Tropic Suns: Seadogs Aboard an English Galleon

Tropic Suns: Seadogs Aboard an English Galleon

by James Seay Dean


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A historian and sailor describes how 16th-century voyages from England to the Americas were made

When a ship set out for the Americas in the 16th century, the crew faced a long voyage and a host of difficulties along the way. Ship-building, navigation, and provisioning were all crucial to the vessel actually arriving in the New World, which was by no means guaranteed. In order to reach her destination, both skill and luck played vital roles. By examining a host of original documents, including especially logs of voyages, historian and sailor James Seay Dean has been able to construct a detailed nautical history of this early period of English exploration of the Americas, when attention was still focused primarily on the Tropics. He looks at how the ships were built, how they were navigated in an age before even sextants, let alone GPS, and what life was like for the crews aboard them. This is an important book for anyone with an interest in the history of colonialism, as well as of ships and the sea.

Product Details

ISBN-13: 9780752450971
Publisher: The History Press
Publication date: 10/01/2014
Pages: 240
Product dimensions: 6.20(w) x 9.30(h) x 1.20(d)

About the Author

James Seay Dean is emeritus professor of English & Humanities at the University of Wisconsin-Parkside. He has taught maritime history and published numerous articles in nautical, literary, and historical journals. He is also an experienced sailor and is the author of Sailing a Square-Rigger. He lives in Racine, Wisconsin.

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Tropic Suns

Seadogs Aboard an English Galleon

By James Seay Dean

The History Press

Copyright © 2014 James Seay Dean
All rights reserved.
ISBN: 978-0-7509-5738-0


'Ships Are But Boards'

'Ships are but boards, sailors but men.' William Shakespeare, The Merchant of Venice, 1596–97

One day toward the end of January 1556 the English merchant Robert Tomson, passenger in a fleet of eight Spanish ships, was anticipating a landfall within hours at Nueva España's San Juan de Ulúa. The ship was 15 leagues (45 nautical miles) from port. He had left England some years before, moved to Spain, and had set out for the New World to pursue his fortune through trade. Tomson expected to step ashore before dinner on Mexican soil and to make his way to lodgings in nearby Vera Cruz. But from out of nowhere – it was a full three months beyond the hurricane season in the Gulf of Mexico – came a deadly storm, a Norther typical in those waters. The storm battered the fleet for ten days. One 500-ton hulk was cast away. As for Tomson's ship, he writes that in its 'boisterous winds, fogs and rain our ship being old and weak was so tossed, that she opened at the stern a fathom under water, and the best remedy we had was to stop it with beds and pilobiers, and for fear of sinking we threw and lightened into the sea all the goods we had or could come by'. The captain cut away the mainmast and threw all but one cannon overboard. Tomson was fortunate to live to tell the tale of steep waves and archaic design.

Ships in the sixteenth century were indeed boards, vulnerable especially in the tropics, where wind, wave and sun challenged traditional European designs and construction. In the 1520s English shipwrights were building hulks, cogs and carracks largely designed for coastal sailing but not suitable for transoceanic voyaging. The next seventy-five years were to see radical changes in design and practice in English shipyards. This chapter examines how the English first followed Portuguese and then Spanish examples, then over the decades caught up with and surpasssed these great maritime nations in both design and construction. It considers first the carracks, caravelas, galleons and their refinement as race-built galleons. Second, it turns to the techniques of construction. The old tradition of building with green wood proved troublesome, especially in the tropics. As ships were built from a series of ratios, shipwrights wasted much wood. New powerful cannon required stronger and more stable ships. The race-built galleon was such a ship. Its design could support the more powerful armament, and such vessels were fast and manoeuvrable. From 1570 on, most of the Navy was built or rebuilt the new way. By the 1590s English race-built galleons were copied by the rest of Europe. Related to design was the measurement of a ship's tonnage. Third, the chapter considers lessons learned from oceanic voyaging, during which the English saw new designs or on occasion fashioned a vessel from local raw materials. New vessels include the Dutch vlieboot, the Moorish gallizebra, the Brazilian jangada, Panamanian and Argentinian rafts and Chilean bladder boats. In the Americas, local shipwrights built Cuban frigates for use in Europe, and English shipwrights built a Panamanian pinnace, and a Bermudian bark.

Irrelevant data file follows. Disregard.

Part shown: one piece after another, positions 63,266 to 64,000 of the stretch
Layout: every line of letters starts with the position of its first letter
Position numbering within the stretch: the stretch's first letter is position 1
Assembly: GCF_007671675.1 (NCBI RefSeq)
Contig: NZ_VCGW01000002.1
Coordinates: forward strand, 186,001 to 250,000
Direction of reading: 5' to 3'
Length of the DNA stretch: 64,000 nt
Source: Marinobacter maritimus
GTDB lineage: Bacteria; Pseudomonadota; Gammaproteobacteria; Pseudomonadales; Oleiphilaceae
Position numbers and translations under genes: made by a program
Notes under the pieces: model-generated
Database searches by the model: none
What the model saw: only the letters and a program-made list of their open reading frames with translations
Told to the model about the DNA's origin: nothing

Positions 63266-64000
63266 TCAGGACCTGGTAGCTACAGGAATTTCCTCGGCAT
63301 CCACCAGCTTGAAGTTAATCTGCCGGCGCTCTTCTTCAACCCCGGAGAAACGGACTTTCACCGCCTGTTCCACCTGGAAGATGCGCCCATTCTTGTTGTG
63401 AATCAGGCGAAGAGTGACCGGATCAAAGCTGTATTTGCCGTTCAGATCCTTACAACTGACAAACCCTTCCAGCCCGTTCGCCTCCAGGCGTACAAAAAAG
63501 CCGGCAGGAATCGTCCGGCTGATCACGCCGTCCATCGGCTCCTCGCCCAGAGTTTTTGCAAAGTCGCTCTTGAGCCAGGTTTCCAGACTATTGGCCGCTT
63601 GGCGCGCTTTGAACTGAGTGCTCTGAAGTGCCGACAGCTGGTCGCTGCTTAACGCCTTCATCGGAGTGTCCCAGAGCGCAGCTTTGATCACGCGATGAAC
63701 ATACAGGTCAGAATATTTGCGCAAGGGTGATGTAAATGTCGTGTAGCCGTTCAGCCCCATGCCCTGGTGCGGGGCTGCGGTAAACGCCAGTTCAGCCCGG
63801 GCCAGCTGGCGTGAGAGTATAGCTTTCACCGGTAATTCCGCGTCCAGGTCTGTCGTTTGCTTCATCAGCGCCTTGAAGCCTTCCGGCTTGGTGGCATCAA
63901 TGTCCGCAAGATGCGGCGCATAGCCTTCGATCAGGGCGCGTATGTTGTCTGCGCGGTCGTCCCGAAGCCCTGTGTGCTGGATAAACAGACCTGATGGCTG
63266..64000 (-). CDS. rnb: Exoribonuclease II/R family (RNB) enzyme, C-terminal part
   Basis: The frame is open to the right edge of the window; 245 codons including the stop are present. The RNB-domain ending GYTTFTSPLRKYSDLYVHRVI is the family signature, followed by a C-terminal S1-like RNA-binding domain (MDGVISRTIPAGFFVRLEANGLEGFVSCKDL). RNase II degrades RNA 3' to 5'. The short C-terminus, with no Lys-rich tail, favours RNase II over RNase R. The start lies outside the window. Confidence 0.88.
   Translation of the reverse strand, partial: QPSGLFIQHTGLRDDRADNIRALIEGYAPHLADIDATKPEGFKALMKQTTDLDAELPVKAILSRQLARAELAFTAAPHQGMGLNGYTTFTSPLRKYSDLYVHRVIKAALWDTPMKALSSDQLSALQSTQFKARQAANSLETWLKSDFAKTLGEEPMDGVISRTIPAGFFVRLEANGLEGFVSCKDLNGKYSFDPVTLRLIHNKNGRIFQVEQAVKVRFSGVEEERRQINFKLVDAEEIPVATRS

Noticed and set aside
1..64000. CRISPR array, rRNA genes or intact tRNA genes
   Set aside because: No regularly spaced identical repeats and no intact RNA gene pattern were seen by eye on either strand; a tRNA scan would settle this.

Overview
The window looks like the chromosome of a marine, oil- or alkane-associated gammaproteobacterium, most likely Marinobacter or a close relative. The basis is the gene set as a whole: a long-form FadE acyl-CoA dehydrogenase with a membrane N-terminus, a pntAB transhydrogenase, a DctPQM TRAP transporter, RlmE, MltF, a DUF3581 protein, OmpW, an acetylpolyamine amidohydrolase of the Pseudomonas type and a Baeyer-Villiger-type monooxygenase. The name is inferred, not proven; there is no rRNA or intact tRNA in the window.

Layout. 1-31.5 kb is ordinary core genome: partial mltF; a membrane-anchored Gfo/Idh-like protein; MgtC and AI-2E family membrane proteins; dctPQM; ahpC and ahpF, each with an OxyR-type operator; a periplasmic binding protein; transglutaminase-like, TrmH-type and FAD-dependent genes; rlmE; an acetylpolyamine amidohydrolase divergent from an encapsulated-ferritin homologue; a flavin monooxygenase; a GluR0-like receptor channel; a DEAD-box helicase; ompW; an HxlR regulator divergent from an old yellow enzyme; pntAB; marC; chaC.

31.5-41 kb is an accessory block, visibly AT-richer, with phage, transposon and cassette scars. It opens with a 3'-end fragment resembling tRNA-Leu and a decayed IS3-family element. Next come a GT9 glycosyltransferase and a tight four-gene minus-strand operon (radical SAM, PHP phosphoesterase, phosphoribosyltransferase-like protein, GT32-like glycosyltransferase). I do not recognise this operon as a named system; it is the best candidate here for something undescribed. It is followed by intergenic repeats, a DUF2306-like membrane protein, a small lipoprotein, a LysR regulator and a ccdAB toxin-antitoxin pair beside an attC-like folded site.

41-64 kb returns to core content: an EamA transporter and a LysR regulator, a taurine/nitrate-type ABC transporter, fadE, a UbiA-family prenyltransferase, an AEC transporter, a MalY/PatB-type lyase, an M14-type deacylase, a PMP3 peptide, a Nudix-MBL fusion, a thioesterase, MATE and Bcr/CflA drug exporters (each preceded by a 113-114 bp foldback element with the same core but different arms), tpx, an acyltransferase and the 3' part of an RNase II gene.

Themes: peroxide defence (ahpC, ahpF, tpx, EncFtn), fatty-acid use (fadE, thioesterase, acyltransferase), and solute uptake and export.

A generation before the English sailed off soundings into the Atlantic, the Portuguese and Spanish were Europe's uncontested maritime nations. The venerable Portuguese nau (a generic name for a large ship) was beamy, short-keeled, with a deep-draught and a large hold for cargo. Naus could carry much cargo, but they were not weatherly vessels. The early Portuguese navigators favoured the smaller but more seaworthy caravela redonda, relatively narrow in beam, with its hermaphrodite rig of square and fore and aft sails on as many as four masts. Here was a design that sailed well and was seaworthy, though smaller. In 1498 a caravela took the Portuguese navigator Vasco da Gama around Africa to India's pepper and cinnamon. It was a caravela that Pedro Álvares Cabral commanded when he discovered Brazil in 1500. The Portuguese were to write the first manuals on ship construction. About 1565 Fernando de Oliveira published his Livro da fábrica das naus. The Spanish were quick to follow. In 1575 Juan Escalante de Mendoza brought out Itinerario de navigación de los mares y tierras occidentales, a work that considers, among other matters, the proportions of ocean-going vessels, then the usual way to build a ship.

Tudor Carracks and Galleases